9 Ways to Eat Less Added Sugar

Updated: Nov 26, 2020

Enjoying sugar and treats in moderation can certainly be part of a healthy diet, but it is the overwhelming excess consumption of added sugars that can be problematic and may be the cause of many common health issues. Not only has sugar been liked to large health issues such as obesity, heart disease, and Type 2 Diabetes, but sugar can also impact day-to-day issues such as mood, energy, sleep, weight, digestion, and skin.

It’s not about never eating sugar again, it’s just about doing it in a balanced and controlled way.

So if you struggle with a sweet tooth, or just can’t seem to figure out where your sugar intake is coming from, here are 9 tips to help you manage your sugar intake.

1. Start Your Day With a Savoury Breakfast

Breakfast options such as cereal, granola, and flavoured yogurt contain sugar. Even the ‘healthy’ brands contain added sweeteners so it can be really difficult to avoid. Instead, starting your day with a savoury breakfast is a great way to help reduce your overall sugar intake. Something as simple as eating eggs instead of cereal can help to eliminate sugar while adding more protein and healthy fats to the diet which can also alleviate afternoon cravings.

2. Read The Ingredients

If you buy something packaged it is absolutely imperative that you read the label. Know when to spot these sugars, especially when they are among the first few ingredients listed.

3. Focus On Water

A sugar craving can also be mistaken for thirst. Try drinking a glass of water first, if you are craving something sweet. In addition, try to limit fizzy and energy drinks. Instead, you can jazz up your water by adding sliced lemons or cucumbers or maybe have flavoured unsweetened sparkling water.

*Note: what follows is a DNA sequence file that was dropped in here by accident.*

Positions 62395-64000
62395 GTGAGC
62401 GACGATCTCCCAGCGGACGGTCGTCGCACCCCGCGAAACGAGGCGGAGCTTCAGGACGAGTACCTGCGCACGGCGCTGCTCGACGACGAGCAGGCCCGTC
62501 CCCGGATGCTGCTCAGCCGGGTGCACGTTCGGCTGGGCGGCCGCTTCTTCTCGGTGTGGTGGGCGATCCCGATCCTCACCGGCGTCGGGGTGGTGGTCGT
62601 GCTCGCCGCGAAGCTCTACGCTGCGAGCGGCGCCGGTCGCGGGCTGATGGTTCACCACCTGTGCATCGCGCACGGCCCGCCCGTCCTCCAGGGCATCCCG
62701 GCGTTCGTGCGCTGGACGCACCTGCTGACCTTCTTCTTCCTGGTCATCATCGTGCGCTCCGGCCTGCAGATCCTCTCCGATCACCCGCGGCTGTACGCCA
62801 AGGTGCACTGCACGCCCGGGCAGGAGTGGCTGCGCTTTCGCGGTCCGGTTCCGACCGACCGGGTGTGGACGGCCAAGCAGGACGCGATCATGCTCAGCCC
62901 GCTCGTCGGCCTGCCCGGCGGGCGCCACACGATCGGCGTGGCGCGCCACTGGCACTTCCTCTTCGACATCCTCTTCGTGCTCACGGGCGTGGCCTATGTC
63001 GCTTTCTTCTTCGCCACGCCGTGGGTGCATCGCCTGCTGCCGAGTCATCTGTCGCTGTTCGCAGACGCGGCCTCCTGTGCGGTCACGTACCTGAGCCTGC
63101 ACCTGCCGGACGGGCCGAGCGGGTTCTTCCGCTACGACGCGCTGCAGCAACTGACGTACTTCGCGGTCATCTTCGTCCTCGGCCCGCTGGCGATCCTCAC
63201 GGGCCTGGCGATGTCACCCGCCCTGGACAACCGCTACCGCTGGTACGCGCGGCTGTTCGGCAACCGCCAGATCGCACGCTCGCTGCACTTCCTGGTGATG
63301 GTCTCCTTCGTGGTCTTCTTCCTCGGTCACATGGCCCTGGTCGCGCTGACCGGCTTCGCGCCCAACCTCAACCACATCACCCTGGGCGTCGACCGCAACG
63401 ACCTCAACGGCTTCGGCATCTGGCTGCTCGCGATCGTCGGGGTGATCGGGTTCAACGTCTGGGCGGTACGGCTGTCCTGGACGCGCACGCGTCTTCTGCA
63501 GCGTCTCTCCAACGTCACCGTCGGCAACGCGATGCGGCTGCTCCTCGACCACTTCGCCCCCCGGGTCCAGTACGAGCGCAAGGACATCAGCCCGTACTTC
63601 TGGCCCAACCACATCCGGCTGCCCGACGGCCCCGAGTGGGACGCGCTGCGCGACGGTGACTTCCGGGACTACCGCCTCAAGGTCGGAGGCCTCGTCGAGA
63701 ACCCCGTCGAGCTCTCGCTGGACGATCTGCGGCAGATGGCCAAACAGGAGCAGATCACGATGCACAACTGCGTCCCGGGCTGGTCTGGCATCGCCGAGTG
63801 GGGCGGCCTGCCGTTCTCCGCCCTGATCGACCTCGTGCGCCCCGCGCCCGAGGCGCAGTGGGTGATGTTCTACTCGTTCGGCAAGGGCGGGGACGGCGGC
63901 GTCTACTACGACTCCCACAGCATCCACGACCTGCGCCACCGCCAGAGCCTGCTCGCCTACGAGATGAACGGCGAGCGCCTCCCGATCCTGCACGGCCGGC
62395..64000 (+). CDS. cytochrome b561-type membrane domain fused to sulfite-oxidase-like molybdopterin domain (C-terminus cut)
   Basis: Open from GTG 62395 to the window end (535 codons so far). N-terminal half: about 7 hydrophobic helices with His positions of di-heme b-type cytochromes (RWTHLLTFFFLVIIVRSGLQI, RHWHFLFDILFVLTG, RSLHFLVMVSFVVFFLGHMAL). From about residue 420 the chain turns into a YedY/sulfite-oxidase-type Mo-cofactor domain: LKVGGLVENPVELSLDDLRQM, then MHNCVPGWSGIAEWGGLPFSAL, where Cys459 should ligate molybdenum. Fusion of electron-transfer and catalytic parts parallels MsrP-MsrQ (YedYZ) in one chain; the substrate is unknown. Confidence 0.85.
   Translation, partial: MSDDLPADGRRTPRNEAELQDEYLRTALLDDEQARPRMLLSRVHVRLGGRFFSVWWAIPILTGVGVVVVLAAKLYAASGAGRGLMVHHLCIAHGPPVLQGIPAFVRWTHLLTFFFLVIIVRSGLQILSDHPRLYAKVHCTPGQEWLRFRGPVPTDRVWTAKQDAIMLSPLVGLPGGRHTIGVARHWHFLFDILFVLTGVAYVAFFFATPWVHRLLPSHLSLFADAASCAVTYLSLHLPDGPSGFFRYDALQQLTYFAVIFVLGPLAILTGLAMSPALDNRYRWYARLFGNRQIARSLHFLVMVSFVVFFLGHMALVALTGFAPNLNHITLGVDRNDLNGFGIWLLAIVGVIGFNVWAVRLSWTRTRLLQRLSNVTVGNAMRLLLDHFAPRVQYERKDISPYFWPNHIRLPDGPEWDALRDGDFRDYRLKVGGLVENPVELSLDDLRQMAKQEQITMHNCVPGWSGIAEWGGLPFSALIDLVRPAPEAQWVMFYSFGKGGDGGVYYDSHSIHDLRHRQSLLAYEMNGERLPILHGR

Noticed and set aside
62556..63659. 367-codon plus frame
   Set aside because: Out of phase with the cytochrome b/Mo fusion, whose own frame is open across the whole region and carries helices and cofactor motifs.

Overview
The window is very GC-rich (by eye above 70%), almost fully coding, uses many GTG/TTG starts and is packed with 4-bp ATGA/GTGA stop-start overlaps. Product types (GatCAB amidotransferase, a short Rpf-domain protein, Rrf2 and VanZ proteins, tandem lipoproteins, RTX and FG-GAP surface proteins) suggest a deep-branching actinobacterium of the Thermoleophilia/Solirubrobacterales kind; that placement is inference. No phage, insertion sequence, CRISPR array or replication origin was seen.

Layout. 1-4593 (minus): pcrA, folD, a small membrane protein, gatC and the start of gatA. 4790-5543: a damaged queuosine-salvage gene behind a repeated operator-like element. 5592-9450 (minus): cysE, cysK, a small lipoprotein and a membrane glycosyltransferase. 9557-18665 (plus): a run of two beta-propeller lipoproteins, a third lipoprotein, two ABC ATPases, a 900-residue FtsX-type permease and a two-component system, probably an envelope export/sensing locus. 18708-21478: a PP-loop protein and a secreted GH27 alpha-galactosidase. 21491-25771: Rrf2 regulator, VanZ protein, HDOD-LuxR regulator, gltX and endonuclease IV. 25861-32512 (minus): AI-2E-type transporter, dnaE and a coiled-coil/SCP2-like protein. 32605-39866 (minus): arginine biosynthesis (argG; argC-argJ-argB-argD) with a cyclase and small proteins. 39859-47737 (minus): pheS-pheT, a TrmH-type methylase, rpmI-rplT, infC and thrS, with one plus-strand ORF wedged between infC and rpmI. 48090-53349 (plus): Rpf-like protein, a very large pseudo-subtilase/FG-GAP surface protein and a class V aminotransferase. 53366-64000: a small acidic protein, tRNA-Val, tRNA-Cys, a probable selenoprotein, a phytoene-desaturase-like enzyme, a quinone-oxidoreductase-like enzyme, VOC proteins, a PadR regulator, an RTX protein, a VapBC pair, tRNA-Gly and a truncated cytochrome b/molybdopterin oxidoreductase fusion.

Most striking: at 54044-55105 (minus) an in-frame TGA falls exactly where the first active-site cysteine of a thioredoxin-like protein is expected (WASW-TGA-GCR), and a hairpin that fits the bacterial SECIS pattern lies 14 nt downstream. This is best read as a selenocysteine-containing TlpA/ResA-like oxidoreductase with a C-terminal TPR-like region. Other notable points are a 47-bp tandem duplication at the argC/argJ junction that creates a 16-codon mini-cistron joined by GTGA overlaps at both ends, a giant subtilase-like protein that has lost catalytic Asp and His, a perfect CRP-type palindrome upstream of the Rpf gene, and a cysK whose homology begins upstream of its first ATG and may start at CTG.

4. Make Your Own Dressings & Sauces

Condiments can have a surprisingly high amount of sugar added to them. I know it might seem like a lot of work, but learning a couple of basic salad dressing recipes can help to alleviate the need for store-bought dressings and sauces and, in turn, help you eat less sugar.

5. Use Spices

Using spices such as cinnamon and pure extracts such as vanilla, almond or lemon can help give flavour without adding sugar or sweeteners.

6. Sweeten Naturally

Try using dates, mashed banana, maple syrup, honey or molasses to replace some of the sugar in recipes such as cakes, muffins or cookies.

7. Incorporate fruits

If you crave something sweet after meals, try to include some type of fruit in the mix. Options can be:

  • Frozen banana with natural greek yogurt topped with almonds

  • Baked apple pieces with sprinkle of cinnamon

  • Frozen grapes (my childhood fav!)

8. Eat Protein-Rich Snacks

Try to avoid the usual go-to snacks items such as granola bars or flavoured yogurt. Unfortunately, all of these snacks have sugar included. So instead, opt for a savoury snack with lots of protein like hummus and vegetables, almond butter and apple, boiled eggs or mixed nuts. Protein is the most satiating macronutrient and can help to balance blood sugar levels, keeping us full for longer periods of time.

9. Give it time

Once you've decreased the amount of high sugar foods in your diet and substituted home-made versions or whole food options, you might even notice that those intense sugar cravings gradually disappear. We can alter our taste buds to appreciate the natural sweetness of foods and eventually not even desire highly sweetened foods.

Bottom line:

Although in small amounts sugar can most certainly be included in a healthy and balanced diet, it is the excess consumption of refined added sugars that you need to pay attention to. Reducing sugar is more than just cutting it out of your diet. It is about breaking old habits, it is hard and can take time. So, instead of trying to rush through things, be kind to yourself and take your time.

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